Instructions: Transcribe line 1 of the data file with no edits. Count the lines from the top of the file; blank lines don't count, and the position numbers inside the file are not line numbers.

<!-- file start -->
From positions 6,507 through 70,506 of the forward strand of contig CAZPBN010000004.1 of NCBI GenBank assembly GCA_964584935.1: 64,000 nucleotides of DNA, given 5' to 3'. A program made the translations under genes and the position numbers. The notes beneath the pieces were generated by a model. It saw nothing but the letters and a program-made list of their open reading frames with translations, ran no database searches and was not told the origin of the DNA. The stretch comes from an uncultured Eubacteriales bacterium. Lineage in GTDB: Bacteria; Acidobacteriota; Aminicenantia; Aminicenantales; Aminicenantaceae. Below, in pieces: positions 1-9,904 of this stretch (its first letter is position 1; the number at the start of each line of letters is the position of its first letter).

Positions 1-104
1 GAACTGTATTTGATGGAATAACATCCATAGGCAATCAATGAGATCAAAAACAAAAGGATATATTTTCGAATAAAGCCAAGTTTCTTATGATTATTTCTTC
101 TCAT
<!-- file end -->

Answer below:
From positions 6,507 through 70,506 of the forward strand of contig CAZPBN010000004.1 of NCBI GenBank assembly GCA_964584935.1: 64,000 nucleotides of DNA, given 5' to 3'. A program made the translations under genes and the position numbers. The notes beneath the pieces were generated by a model. It saw nothing but the letters and a program-made list of their open reading frames with translations, ran no database searches and was not told the origin of the DNA. The stretch comes from an uncultured Eubacteriales bacterium. Lineage in GTDB: Bacteria; Acidobacteriota; Aminicenantia; Aminicenantales; Aminicenantaceae. Below, in pieces: positions 1-9,904 of this stretch (its first letter is position 1; the number at the start of each line of letters is the position of its first letter).